Patterns of activity and habitat use by a population of bullfinches (Pyrrhula pyrrhula) in relation to bud-feeding in orchards.

Published online
02 Sep 1985
Content type
Journal article
Journal title
Journal of Applied Ecology

Greig-Smith, P. W. & Wilson, G. M.

Publication language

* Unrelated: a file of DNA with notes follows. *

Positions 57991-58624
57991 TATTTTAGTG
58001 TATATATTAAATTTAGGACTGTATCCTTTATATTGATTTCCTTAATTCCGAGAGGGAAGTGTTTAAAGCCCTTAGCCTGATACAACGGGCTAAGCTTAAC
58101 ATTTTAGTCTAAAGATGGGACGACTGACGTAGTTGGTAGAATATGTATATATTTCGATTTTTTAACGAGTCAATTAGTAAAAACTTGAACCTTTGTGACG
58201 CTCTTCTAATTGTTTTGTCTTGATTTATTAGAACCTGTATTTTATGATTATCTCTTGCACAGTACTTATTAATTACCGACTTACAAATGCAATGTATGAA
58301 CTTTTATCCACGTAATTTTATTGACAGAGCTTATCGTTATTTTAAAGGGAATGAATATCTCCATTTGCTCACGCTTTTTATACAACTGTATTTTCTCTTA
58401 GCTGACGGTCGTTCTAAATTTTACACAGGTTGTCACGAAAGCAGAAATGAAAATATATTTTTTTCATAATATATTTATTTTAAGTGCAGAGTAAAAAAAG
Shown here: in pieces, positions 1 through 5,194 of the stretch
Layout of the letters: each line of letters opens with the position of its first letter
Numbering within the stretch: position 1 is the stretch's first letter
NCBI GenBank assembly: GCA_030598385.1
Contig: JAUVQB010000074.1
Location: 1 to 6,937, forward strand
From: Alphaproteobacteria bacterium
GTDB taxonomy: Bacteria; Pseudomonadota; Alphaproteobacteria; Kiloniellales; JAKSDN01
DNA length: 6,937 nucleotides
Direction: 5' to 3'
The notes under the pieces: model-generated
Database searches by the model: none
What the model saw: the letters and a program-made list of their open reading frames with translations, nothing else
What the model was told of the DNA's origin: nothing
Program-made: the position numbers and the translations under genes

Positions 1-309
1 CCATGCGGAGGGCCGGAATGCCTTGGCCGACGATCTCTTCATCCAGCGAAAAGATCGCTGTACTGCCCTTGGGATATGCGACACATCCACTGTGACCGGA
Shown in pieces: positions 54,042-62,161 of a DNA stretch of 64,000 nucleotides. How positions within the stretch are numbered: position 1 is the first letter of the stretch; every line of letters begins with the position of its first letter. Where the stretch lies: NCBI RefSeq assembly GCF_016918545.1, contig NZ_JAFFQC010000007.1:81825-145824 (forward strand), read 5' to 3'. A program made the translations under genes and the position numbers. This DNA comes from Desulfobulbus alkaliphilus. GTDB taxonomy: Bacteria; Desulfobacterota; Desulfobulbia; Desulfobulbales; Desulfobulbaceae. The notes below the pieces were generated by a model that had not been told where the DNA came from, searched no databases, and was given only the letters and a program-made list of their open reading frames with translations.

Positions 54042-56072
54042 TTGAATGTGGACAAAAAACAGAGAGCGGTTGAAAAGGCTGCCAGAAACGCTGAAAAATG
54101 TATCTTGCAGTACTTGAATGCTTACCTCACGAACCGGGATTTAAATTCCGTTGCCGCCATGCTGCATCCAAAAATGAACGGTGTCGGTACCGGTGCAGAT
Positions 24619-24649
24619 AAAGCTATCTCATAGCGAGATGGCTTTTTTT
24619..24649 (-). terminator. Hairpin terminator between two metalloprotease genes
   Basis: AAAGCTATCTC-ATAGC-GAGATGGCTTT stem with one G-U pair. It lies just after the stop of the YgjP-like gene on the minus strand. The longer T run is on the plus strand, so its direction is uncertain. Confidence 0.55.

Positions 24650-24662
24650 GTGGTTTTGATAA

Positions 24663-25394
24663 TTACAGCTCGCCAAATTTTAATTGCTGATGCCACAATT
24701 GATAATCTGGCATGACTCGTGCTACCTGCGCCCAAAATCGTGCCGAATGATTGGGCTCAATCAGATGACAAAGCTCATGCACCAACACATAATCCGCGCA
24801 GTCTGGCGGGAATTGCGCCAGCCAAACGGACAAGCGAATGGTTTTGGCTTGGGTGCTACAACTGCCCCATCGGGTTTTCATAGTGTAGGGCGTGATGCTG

A farmland population of bullfinches on the Weald of Kent was studied for 2 years to determine how changes in its size, composition, or activity corresponded to bud-feeding in pear orchards. The birds' habits required indirect methods of study, including a transect count technique, and analysis of captures of ringed and unringed birds by mist-netting. An index of bullfinch presence derived from transect counts revealed 2 peaks, in mid-winter and early spring, the first associated with a shift of habitat use from woods to thickets and hedges. The spring peak did not coincide with habitat changes, nor could it be explained as the result of changes in detectability or weather. Relative values of the index implied a greater population density in 1981-82 than in 1980-81. Bud-feeding in orchards occurred between the autumn moulting period and the spring-summer breeding season, but coincided with a period when birds' bodyweights were high, due to daily deposition of fat stores. During the winter the sex-ratio of the population did not change, but a progressively smaller proportion of first-winter birds was captured, following their initial dispersal in September. In all months, most bullfinches occurred singly or in pairs, although large groups (>6 birds) were encountered only in winter. The rates of capture of ringed and unringed bullfinches diminished little during the winter, in 2 netting sites. That this reflected a resident, but wide ranging population, rather than a continued turnover of immigrants, was confirmed by examining the recapture histories of individual birds. Largely sedentary behaviour was also implied by the distances between successive captures, by associations between individuals, and by the lack of ringed birds among those shot on neighbouring farms. Bud-feeding within a pear orchard started to increase sharply in January in both years, but was stopped by control measures in 1981-82. Most damage was located at the orchard margins, near to woods and thickets. Counts of the numbers of blossoms and fruits in 1981 suggested that only very heavy damage would affect the yield. The results imply that most bud-feeding was attributable to a small number of birds, in a resident population whose composition changed little through the winter, though the habitats and ranges of individual birds may have altered.

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